Islamabad: In a blunt message to Pakistan, US Secretary of State Hillary Clinton today demanded greater cooperation from the country to "squeeze" the Haqqani network responsible for attacks in Afghanistan, saying Islamabad could not keep "snakes" in its backyard to strike its neighbours.
"It's like that old story - you can't keep snakes in your backyard and expect them only to bite your neighbours. Eventually those snakes are going to turn on whoever has them in the backyard," Clinton said during a joint news conference with Foreign Minister Hina Rabbani Khar.
"We asked very specifically for greater cooperation from the Pakistani side to squeeze the Haqqani network and other terrorists because we know that trying to eliminate terrorists and safe havens on one side of the border is not going to work," she said.
Clinton, who arrived here yesterday with a high-level delegation that included CIA director David Petraeus and Joint Chiefs of Staff Chairman Gen Martin Dempsey, had earlier said the US intended to "push the Pakistanis very hard" to remove militant safe havens and tackle groups like the Haqqani network that are responsible for cross-border strikes.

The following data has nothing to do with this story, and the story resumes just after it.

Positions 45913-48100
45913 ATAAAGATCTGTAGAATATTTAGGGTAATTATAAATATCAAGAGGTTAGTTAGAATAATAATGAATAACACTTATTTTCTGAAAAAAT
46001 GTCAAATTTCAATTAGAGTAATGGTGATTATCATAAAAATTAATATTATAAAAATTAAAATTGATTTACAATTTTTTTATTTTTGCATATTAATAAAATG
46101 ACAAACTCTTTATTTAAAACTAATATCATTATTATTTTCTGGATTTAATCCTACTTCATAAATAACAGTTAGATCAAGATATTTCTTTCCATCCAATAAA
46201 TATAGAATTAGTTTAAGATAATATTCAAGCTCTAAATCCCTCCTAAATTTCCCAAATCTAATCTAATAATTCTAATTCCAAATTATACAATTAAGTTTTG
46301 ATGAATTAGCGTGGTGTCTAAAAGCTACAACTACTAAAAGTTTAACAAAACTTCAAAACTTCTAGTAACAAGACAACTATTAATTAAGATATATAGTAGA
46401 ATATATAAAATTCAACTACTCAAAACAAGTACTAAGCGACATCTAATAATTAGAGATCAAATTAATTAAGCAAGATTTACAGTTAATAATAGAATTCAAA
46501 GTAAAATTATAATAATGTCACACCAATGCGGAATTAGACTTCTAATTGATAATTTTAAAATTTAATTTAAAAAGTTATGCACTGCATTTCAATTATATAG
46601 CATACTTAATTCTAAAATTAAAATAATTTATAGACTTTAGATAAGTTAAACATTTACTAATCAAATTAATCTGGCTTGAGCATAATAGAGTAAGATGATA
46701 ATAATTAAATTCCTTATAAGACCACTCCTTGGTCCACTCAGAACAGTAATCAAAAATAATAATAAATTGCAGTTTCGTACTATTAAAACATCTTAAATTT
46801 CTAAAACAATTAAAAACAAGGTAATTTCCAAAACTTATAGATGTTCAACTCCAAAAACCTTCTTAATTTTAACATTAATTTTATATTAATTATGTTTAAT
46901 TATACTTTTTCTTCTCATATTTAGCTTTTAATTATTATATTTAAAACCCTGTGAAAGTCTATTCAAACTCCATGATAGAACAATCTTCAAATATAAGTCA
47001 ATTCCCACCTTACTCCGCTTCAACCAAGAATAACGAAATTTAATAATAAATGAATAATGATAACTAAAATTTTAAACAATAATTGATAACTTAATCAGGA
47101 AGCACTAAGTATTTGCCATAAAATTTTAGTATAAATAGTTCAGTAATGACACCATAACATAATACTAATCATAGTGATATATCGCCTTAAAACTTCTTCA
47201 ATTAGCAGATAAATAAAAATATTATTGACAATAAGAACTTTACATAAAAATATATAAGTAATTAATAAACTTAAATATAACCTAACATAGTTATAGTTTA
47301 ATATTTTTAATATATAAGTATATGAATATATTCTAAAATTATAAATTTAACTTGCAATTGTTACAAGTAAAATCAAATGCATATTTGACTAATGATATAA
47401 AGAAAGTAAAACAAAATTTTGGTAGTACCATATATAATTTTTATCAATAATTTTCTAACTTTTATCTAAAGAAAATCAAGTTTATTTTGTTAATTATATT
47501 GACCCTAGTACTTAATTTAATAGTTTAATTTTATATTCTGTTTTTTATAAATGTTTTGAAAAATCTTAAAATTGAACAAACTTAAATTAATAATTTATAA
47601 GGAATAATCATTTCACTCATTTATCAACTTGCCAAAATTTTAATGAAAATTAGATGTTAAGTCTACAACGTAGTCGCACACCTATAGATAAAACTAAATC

She told the news conference: "We should be able to agree that for too long, extremists have been able to operate here in Pakistan and from Pakistani soil. No one who targets innocent civilians, whether they be Pakistanis, Afghans, Americans or anyone else, should be tolerated or protected."
Khar did not respond to questions about the US demand for action against groups like the Haqqani network, and said Pakistan's future strategies would be guided by a resolution adopted by a recent meeting of the country's political parties, which had called for giving "peace a chance."
Pakistan-US relations could not be based on a "to do list" and the two sides need to forge an "operational convergence or operation work plan" to facilitate the endgame in Afghanistan, Khar said.
"In evolving any future strategy, the government will be guided by the All Parties Conference resolution, which calls on the government to give peace a chance," she said, referring to the document that called for dialogue to end the unrest in Pakistan's northwest.